Grease a 23cm pie dish. Combine rice, eggs, cheese and parsley. Press into base and sides
Of prepared dish. Place on oven tray. Cook for 20mins. Cool
Reduce oven to 180C.
Heat oil and add onion, bacon and garlic, cook until onion is soft. Cool.
Combine onion, pumpkin, eggs, milk, cheese and thyme. Pour into crust.
Cook for 45 mins.

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Pastry Parcels

Pastry parcels, a weakness of mine. Anything is good packaged in pastry. Okay, not everything, but most of anything is good if you bung it in a pie or in a parcel made of puff pastry. The following two recipes are ones I have altered lately to put into triangles of puff pastry. They were both delicious.

Chicken Pie
Serves: 4

1 BBQ chicken, chopped
250 g mushrooms sliced
1 onion, sliced
½ cup cream
2 cups chicken stock
3 tablespoons plain flour
90 g butter
Salt and pepper
Puff pastry cut diagonally into triangles

Preheat oven to 190C.
Cook mushrooms in 2 tablespoons of the butter, set aside.
Cook onion in a little oil, set aside.
Melt remaining butter in fry pan and blend in flour. Cook for 2 minutes, then add the stock, slowly stirring to make a smooth paste.
Stir in cream and season with salt and pepper.
Add in mushrooms, onion and chicken.
Place spoonful’s onto pastry and seal around edges to form parcels.
Bake until pastry is golden.

I made these for Christmas day. They went in seconds. The leftover filling was perfect for pastry parcels.

Bacon And Mushroom Vol-Au-Vents
Makes 36.

15g butter
2 green shallots, finely chopped
2 bacon rashers, finely chopped
100g mushrooms, finely chopped
1 tablespoon plain flour
1/2 cup milk
1/4 cup grated tasty cheese
2 tablespoons packaged breadcrumbs
1 tablespoon chopped fresh parsley
36 small vol-au-vent cases

Combine butter, shallots and bacon in a bowl, cover, cook on HIGH for 2 minutes,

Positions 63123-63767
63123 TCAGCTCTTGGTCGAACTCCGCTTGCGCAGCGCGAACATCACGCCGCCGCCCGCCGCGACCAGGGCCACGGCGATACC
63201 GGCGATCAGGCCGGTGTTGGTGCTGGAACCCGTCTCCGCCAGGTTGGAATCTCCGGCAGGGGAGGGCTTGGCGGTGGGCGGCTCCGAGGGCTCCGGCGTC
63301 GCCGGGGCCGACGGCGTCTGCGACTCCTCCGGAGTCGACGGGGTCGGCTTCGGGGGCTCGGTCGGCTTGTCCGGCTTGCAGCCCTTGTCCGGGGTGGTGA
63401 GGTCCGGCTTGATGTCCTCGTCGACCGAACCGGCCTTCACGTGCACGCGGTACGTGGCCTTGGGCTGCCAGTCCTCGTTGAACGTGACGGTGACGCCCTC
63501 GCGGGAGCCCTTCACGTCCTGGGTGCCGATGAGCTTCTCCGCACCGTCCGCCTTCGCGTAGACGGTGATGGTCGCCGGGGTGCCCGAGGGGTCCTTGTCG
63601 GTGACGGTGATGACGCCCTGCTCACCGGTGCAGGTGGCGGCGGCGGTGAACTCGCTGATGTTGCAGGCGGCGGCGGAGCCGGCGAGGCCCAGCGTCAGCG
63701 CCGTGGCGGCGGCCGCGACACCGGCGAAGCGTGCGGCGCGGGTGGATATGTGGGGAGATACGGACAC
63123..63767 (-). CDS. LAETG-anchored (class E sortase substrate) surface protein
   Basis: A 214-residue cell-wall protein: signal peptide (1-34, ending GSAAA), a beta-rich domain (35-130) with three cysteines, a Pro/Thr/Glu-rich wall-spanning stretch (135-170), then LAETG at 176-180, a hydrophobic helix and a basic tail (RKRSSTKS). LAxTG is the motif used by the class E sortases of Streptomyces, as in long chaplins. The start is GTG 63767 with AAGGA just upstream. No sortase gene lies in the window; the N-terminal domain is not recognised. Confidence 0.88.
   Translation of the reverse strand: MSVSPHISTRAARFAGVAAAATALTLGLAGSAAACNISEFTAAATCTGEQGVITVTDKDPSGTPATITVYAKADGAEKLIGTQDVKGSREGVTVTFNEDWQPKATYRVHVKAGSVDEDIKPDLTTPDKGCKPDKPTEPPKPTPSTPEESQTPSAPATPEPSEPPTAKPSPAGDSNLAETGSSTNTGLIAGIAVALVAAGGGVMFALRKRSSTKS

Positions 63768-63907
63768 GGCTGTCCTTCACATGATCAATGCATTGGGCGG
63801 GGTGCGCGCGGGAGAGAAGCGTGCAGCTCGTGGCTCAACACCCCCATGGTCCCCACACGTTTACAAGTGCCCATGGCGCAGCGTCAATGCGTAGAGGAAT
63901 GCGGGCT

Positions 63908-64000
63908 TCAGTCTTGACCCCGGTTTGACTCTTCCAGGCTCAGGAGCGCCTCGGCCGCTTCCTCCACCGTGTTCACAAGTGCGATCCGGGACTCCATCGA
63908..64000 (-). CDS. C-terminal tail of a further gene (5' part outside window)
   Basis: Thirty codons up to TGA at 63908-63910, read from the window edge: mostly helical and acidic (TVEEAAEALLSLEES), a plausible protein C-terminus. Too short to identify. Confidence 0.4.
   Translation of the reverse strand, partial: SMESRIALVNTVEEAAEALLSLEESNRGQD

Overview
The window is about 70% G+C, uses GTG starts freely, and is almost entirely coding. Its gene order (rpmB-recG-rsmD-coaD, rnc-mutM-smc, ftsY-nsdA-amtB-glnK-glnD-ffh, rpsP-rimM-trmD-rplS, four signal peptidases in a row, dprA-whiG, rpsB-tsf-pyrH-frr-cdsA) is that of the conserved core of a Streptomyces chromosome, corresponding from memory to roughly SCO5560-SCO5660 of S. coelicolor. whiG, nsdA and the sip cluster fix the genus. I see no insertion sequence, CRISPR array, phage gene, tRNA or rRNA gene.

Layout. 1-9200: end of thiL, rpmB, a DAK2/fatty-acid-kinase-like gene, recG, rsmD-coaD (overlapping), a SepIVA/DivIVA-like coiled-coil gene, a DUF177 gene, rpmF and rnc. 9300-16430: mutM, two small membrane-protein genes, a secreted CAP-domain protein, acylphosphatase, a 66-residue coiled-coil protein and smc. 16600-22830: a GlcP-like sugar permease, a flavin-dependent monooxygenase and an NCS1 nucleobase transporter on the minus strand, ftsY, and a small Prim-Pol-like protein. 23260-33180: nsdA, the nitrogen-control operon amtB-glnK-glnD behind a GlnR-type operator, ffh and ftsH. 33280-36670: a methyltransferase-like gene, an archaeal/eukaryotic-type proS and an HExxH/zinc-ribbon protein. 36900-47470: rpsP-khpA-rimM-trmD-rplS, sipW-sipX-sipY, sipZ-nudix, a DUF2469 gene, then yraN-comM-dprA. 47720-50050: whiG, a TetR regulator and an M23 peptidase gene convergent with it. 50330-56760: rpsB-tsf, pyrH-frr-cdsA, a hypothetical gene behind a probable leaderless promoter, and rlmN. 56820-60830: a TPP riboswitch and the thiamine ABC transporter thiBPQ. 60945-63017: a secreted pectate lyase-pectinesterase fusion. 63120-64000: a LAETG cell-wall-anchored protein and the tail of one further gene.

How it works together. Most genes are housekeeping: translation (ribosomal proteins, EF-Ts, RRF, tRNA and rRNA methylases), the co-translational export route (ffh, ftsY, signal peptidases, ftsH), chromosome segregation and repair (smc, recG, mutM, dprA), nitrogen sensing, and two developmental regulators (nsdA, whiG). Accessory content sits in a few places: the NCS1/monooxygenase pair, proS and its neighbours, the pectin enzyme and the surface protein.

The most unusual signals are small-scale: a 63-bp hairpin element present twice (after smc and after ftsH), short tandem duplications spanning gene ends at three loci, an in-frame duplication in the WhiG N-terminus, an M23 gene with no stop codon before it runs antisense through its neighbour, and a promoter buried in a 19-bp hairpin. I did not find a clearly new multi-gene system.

stir in mushrooms, cover, cook on HIGH for 2 minutes. Stir in flour,
cook on HIGH for 1 minute. Stir in milk, cook on HIGH for about 2 minutes or
until mixture boils and thickens, stir in the cheese.
Place teaspoonful’s of mixture into vol-au-vent cases, sprinkle with combined
breadcrumbs and parsley.
Cover a plate with absorbent paper, place one-third of the filled vol-au-vents
on the plate, cook on HIGH for 1 minute, transfer to serving plate.
Repeat in the same way with remaining vol-au-vents.


A little sweetness

Because of the following kinds of people, I felt the need to make something sweet. That and the fact that I had leftover pumpkin/sweet potato mash calling me from the refrigerator.

I know I am not alone in noticing this, and I can’t be alone in finding it very disturbing but the immediate escalation of nastiness in internet discussions is shocking to me. Is it the lack of face to face confrontation that makes people fly off the handle in ways they would never do normally or are there just those people out there that have little to no self-control and I have just been fortunate enough never to meet them? Silly things like you-tube videos and meme websites or more serious things like immigration debates on twitter, it doesn’t matter the forum, these people just lose it immediately and start throwing around words that decent people just don’t use in company.

It always seems to go thus:
Person 1: Here is my opinion, it may be ill considered and lack fore thought, but I am entitled to it.
Person 2: You are a stupid, ugly, fat $&*@%
Things degenerate from there, sometimes a thinking individual wades in trying to calm things down, in which case they cop a mouthful of abuse also, and it can go on for an age.

If these people are really so quick to anger and so unable to control their impulses I just hope to heaven that I never come across them by accidentally merging into traffic in a way that offends them. I may end up as a hood ornament or worse yet, a statistic. How do these people live day to day in the real world without getting the stuffing beaten out of them on a regular basis? Or are they able to relegate their lack of control to the computer room and act like a thinking part of normal society when they are in public?

I used to have a story book as a child with a picture of a troll inside, it was an ugly, mean, dirty, misshapen looking creature that was described as having little in the way of redeeming virtues. Not so surprising that this word has now been used to describe the type of person I am talking about here.

After being exposed to things like trolls we all need a little sweetness in our lives. Have a muffin…

Pumpkin Muffins

2 3/4 cups all-purpose flour
1 cup granulated sugar
1 tablespoon baking powder
1 teaspoon baking soda
1 teaspoon ground cinnamon
1/2 teaspoon salt
1 cup mashed pumpkin (I used a combination of pumpkin and sweet potato)
3/4 cup fat-free sour cream (I used Greek yoghurt)